In general, the workday is from 9am to 5pm, though most inter-business matters are conducted between 11am and 4pm. Most businesses have a one-hour lunch. The workweek is generally six days long, with Sundays off. Different holidays are observed throughout the many regions and states of India. The dates for the holidays change from year to year, so verify the dates.
Indians appreciate punctuality but don't always practice it themselves. It is wise to keep your schedule flexible enough for last-minute rescheduling of meetings or other hitches. In India long delays are inevitable, particularly when dealing with government bureaucracy.
Many companies in India are strictly hierarchical. In the public sector and in many industries, an employee will often call his or her superior "Sir" or "Madam," and an employee is rarely expected to do tasks outside of their job description unless specifically asked to by a superior. Coming from the outside, one should first approach the senior-most person in an organization, even though a subordinate may be delegated to carry out the work requested.
Formal business attire is normal for the workplace in India. For men suits and ties are appropriate. However, in very warm weather (April-June usually), men may wear an Indian safari suit. Short-sleeved shirts and long trousers are worn by men. Do not wear shorts to the office as shorts are acceptable for men only when exercising; women who jog should wear track pants. Trousers for women are also acceptable. Sandals or chappals are a casual alternative during the hot months and the monsoon, but usually shoes are worn. For a Western female guest at a social function, it is appropriate to wear a sari. Your hosts will interpret it as a gesture of good will and equality if you make the effort to wear an Indian outfit. Foreign men can wear casual business dress during cultural ceremonies.
Names & Titles
In India, use professional titles such as Professor and Doctor. Courtesy titles such as Mr., Mrs., or Miss are always used. One will also hear common titles and honorifics in Hindi used in conversation. These include affixing to the beginning of a name the word "Sri" or "Shri" for men and "Srimati" or "Shrimati" for women. At the end of names, "Ji" is added for elders and respected people. Mr Krishna Menon, the senior director would be referred to as Krsihnaji. It takes some time and you should wait before being asked to address someone by his or her first name.
Interpersonal Relationships and Corporate Politeness
In many offices, employees rise each time the boss enters the room to acknowledge respect. The boss makes all of the decisions and accepts all the responsibility. Subordinates are also often reluctant to accept responsibility. Most Indian businesses are run by families. Within family-run businesses, business affairs are often restricted to the family. Interpersonal skills such as the ability to form friendships are sometimes considered more important than professional competence and experience. Many Indians are generally too polite to directly answer no. For example, when declining an invitation, an Indian may be more likely to answer, "I'll try," rather than "No, I can't."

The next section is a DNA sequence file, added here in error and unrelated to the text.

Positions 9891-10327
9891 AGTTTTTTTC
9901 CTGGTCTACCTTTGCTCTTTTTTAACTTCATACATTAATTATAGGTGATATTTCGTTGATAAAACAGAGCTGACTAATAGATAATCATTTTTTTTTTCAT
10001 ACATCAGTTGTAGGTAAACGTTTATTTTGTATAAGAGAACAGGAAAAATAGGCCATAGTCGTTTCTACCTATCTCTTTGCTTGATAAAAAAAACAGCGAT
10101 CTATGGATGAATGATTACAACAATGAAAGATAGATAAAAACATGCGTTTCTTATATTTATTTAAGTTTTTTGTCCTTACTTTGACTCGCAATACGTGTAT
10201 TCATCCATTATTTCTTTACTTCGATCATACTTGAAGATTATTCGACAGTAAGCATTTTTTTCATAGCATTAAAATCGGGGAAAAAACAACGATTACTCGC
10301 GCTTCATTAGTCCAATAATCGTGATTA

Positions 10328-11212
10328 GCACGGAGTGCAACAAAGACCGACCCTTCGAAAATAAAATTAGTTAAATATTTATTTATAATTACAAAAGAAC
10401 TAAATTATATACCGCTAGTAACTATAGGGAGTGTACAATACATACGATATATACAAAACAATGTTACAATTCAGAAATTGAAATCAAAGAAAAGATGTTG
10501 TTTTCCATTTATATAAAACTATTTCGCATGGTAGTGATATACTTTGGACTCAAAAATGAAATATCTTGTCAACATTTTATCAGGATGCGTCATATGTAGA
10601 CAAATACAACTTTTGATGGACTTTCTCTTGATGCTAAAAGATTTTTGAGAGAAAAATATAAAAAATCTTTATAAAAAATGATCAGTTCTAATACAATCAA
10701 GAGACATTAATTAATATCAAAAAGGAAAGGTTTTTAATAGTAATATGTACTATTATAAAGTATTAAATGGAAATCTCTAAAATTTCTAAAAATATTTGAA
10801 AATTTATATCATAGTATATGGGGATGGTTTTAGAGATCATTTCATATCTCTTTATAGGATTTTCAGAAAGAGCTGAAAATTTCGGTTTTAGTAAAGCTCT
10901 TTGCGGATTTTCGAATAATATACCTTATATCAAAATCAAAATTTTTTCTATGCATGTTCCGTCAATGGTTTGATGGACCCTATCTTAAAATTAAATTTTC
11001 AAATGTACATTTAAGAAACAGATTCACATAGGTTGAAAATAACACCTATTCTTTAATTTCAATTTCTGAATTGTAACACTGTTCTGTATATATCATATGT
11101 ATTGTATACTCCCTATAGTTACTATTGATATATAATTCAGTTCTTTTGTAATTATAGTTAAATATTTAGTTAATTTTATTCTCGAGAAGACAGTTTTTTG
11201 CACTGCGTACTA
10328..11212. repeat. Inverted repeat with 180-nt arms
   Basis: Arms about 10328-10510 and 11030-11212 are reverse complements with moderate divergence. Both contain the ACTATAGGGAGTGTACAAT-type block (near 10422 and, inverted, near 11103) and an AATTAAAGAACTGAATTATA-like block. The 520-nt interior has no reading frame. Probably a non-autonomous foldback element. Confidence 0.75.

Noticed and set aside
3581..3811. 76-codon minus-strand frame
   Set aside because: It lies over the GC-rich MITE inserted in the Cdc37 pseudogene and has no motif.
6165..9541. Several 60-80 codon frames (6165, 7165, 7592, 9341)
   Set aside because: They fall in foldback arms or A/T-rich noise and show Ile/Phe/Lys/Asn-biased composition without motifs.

While some degree of moderate assertiveness is often valued in the Western workplace as a sign of confidence and ingenuity, in the Indian context it is seen as a sign of disrespect or arrogance, especially if it is from a subordinate. Criticism about individuals, ideas, or work needs to be given carefully, diplomatically and constructively. Supervisors are expected to monitor an individual's work and take the responsibility of meeting deadlines.
Most Hindus do not eat beef and most Muslims do not eat pork. For Muslims, other types of meat must be ritually slaughtered or Halal. Many Indians are strict vegetarians.The left hand in India is considered unclean. So always eat with your right hand. Similarly use your right hand to receive or hand over things.
Officially Islam prohibits drinking and the Sikh religion prohibits drinking and smoking, not everyone is strict in these observances. Indian women do not smoke or drink openly, but Indian women in higher levels of hierarchy sometimes do.Indians who usually drink may not drink alcohol on certain occasions such as religious festivals or if there is an older, respected individual present (such as one's boss).
Many important decisions are made over a meal. In India over-tipping is considered a sign of bad taste. In better restaurants, 10-15% is a sufficient tip, if the service charge hasn't been added to the bill. When in doubt, you may certainly ask your dinner companion what would be appropriate.